KEVETT: Loot boxes in video games raise questions
Pull the lever, roll the dice, play the odds. Video game loot boxes are the newest and most accessible form of gambling to date, and they have taken over the gaming community by storm. There are many advocates for and against loot boxes, but the majority of consumers seem to be perfectly happy spending hundreds of millions of dollars a year on virtual gambling.
Loot boxes are used by video game developers to provide a steady stream of income for the constant development of their products, a majority of which are online-multiplayer-based games. Loot boxes are usually optional, and they can only be bought with real money. These boxes typically give players decorative items for in-game use. Game publisher Electronic Arts has in the past made loot boxes for its games, which rewarded players with unfair in-game advantages and abilities, but its ideas were unpopular in the international gaming community. The concept for loot boxes is simple: A player spends a dollar or two and receives a key to unlock a virtual box. When the box is opened, the player receives a random cosmetic “skin” to use in the game. Some skins are more common to receive than others, creating a scenario where the player feels the urge to continuously purchase loot boxes until they have the cosmetic item they desire. For example, in the game Counter-Strike: Global Offensive, the odds of unboxing a knife, which is the rarest item category in the game, are just 0.44 percent from 2,000 box openings. Even with those odds, it would be impossible to unbox the exact knife you want.
Skins sometimes have a real dollar value attached to their rarity for trade between players. The rarest gun skin in Counter-Strike: Global Offensive goes for a whopping $1,550! For perspective, the actual game itself only costs $15. Players usually cannot buy a skin directly from the game, but can purchase one through community markets from fellow players. A game’s developers may take a cut of each player-to-player skin sale. There is no age limit as to whom can spend money on loot boxes, and children frequently fall victim to the addictive nature of the system. Buying loot boxes is about the same as going to a casino and gambling — the only differences are the rewards and the laws surrounding each.
Loot boxes do have some positive aspects to them for the consumer and likewise for the developer. Loot boxes help keep many large online games afloat as they serve as a steady stream of revenue, enabling developers the ability to create new and fresh content. Games like Fortnite, which does not have a loot box system but allows players to purchase skins for varying prices on their official store, are entirely run on income from skin sales. Fortnite itself is free to play, and it receives constant content updates to keep its gameplay fun and exciting. This type of game development is very different from the way games were created in the past. Developers used to work with a budget and a game was finished forever once its initial build was released publicly. Because of paid skins and loot boxes, games like Fortnite are forever being tweaked, balanced and made to be more entertaining. For gamers with self-control, this system is a dream scenario as long as developers do not become greedy. If gambling is something one falls prey to easily, this system may seem predatory.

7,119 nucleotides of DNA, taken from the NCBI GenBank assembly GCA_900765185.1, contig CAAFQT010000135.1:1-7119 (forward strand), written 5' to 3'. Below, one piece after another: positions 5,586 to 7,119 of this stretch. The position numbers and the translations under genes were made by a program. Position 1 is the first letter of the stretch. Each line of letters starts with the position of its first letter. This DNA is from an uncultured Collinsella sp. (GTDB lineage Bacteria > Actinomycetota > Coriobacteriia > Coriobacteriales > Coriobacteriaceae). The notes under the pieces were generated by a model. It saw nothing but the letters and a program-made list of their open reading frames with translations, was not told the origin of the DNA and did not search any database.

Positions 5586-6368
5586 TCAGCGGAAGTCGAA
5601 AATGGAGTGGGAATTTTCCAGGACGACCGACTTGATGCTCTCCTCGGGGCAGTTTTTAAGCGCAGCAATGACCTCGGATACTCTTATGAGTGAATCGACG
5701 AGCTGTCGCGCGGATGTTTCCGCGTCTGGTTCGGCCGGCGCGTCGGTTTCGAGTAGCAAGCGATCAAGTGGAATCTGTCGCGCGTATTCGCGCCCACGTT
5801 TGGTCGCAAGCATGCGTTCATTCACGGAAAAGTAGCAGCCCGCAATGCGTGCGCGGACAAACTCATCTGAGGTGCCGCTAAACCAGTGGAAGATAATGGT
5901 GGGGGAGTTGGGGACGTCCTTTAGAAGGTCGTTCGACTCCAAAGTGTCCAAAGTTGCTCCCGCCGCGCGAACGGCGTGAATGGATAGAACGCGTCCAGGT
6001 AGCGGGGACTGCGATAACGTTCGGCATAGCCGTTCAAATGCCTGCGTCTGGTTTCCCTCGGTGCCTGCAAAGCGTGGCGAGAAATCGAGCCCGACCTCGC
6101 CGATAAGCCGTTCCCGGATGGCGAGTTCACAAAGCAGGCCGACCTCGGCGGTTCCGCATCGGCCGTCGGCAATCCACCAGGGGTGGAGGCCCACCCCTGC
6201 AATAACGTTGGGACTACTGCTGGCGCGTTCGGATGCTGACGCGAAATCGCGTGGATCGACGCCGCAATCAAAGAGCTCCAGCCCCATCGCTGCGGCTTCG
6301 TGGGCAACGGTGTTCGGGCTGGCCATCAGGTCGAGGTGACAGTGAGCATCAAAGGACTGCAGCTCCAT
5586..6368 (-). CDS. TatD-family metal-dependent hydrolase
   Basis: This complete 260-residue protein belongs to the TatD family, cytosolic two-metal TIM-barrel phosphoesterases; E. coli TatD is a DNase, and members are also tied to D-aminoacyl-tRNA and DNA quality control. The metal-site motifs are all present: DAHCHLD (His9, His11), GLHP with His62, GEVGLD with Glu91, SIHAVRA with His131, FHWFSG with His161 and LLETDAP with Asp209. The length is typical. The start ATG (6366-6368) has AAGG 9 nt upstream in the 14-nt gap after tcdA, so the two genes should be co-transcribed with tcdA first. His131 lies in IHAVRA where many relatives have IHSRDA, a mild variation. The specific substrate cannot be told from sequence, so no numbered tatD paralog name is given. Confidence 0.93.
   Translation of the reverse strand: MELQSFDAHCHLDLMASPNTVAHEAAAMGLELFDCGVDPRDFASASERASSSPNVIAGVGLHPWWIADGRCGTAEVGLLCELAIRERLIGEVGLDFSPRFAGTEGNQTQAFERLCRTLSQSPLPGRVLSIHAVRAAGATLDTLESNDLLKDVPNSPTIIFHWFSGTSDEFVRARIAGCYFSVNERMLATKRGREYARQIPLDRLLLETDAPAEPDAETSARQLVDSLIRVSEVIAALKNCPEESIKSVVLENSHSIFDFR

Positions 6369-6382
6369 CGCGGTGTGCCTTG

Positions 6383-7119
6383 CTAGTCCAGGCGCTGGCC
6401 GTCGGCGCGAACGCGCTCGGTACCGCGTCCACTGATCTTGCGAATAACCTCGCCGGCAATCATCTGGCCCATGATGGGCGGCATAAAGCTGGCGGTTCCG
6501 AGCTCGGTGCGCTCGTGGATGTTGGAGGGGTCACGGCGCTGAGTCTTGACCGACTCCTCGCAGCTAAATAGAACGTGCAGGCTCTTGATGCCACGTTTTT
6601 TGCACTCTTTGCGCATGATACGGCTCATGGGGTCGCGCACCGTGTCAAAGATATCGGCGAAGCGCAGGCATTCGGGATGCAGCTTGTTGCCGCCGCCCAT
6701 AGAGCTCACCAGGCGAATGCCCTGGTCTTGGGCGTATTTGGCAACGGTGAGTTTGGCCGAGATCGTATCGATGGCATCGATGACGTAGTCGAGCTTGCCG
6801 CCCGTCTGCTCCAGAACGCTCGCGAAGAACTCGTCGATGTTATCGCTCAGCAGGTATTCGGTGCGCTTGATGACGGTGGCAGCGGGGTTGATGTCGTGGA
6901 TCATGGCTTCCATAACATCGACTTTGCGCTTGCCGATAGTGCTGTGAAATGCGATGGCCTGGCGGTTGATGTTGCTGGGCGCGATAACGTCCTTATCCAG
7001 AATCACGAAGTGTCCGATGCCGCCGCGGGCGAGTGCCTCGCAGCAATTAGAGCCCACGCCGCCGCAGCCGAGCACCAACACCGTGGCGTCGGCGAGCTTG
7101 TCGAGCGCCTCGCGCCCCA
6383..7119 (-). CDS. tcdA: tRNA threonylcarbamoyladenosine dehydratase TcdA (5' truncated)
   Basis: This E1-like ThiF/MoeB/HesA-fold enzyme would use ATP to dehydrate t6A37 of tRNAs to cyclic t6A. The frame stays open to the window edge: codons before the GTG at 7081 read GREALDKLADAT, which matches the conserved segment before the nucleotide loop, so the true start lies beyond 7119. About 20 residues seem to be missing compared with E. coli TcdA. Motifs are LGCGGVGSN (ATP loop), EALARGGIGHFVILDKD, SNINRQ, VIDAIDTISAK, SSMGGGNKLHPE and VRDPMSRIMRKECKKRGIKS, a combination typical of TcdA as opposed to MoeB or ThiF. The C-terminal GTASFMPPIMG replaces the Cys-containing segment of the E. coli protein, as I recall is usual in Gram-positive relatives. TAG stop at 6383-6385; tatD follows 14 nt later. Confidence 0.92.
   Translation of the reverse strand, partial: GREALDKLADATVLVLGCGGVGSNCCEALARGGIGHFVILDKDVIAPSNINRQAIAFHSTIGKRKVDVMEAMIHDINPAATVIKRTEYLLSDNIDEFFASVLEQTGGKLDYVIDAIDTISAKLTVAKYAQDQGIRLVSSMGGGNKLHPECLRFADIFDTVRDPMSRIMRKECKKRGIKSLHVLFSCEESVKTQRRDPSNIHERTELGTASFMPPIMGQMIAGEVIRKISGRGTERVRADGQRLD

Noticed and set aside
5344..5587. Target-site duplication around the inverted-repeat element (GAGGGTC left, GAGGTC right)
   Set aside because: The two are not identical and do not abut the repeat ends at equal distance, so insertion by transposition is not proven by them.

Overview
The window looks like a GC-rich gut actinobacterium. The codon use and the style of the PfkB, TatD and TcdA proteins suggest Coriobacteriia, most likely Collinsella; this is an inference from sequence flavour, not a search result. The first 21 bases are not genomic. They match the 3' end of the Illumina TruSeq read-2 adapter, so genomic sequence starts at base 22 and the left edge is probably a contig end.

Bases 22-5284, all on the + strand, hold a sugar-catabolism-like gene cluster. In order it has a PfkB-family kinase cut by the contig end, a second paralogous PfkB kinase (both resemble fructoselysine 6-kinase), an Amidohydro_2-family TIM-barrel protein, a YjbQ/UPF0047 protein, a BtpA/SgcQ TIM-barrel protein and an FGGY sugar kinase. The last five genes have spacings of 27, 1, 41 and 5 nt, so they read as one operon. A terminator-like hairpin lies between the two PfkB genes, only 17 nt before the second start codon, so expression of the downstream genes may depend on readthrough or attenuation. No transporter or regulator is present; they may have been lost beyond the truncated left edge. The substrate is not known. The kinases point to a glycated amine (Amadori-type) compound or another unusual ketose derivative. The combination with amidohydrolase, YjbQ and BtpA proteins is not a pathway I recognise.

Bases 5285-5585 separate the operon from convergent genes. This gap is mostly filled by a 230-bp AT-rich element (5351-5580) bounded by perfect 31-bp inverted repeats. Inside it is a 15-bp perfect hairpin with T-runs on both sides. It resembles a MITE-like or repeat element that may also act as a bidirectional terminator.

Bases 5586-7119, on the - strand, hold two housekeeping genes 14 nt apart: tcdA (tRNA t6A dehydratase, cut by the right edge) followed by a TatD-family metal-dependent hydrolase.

Loot boxes have quite a lot of negativity and controversy surrounding them. I am definitely not a lawyer, but my common sense tells me that it is illegal in one form or another to sell loot boxes in their present state to children. Children do not have the ability to handle compulsive urges and gambling on loot boxes can add up quickly. Websites have recently sprung up that allow users to bet skins on professional video game team matches, like sports betting. Anyone can access these third party websites, creating a haven for illegal internet gambling. The Netherlands just recently made a move to ban loot boxes altogether, and many other countries are likely soon to follow suit.
Loot boxes are quite a radical new concept for how the development of a game and its revenue stream are maintained, but they come with a lot of controversy. Ethically speaking, loot boxes in their current state are not a healthy game mechanic. There are many things wrong with loot boxes, but they have revolutionized how entertainment as a whole can be created and sold. I personally purchase a loot box or a skin here and there for my favorite games, but it is by no means an addiction. Restrictions need to be put into place to somehow bar children access to purchasing loot boxes. An outright ban on loot boxes is shortsighted. As long as loot boxes are going to be around, people will purchase them. People want to stand out and look special in their favorite games. Who knows what types of entertainment are possible in the future with the help of loot boxes?
Mitchell Kevett is a School of Arts and Sciences senior majoring in history and minoring in political science. His column, "Gamer Next Door," runs on alternate Wednesdays.
*Columns, cartoons and letters do not necessarily reflect the views of the Targum Publishing Company or its staff.
YOUR VOICE | The Daily Targum welcomes submissions from all readers. Due to space limitations in our print newspaper, letters to the editor must not exceed 500 words. Guest columns and commentaries must be between 700 and 850 words. All authors must include their name, phone number, class year and college affiliation or department to be considered for publication. Please submit via email to firstname.lastname@example.org by 4 p.m. to be considered for the following day’s publication. Columns, cartoons and letters do not necessarily reflect the views of the Targum Publishing Company or its staff.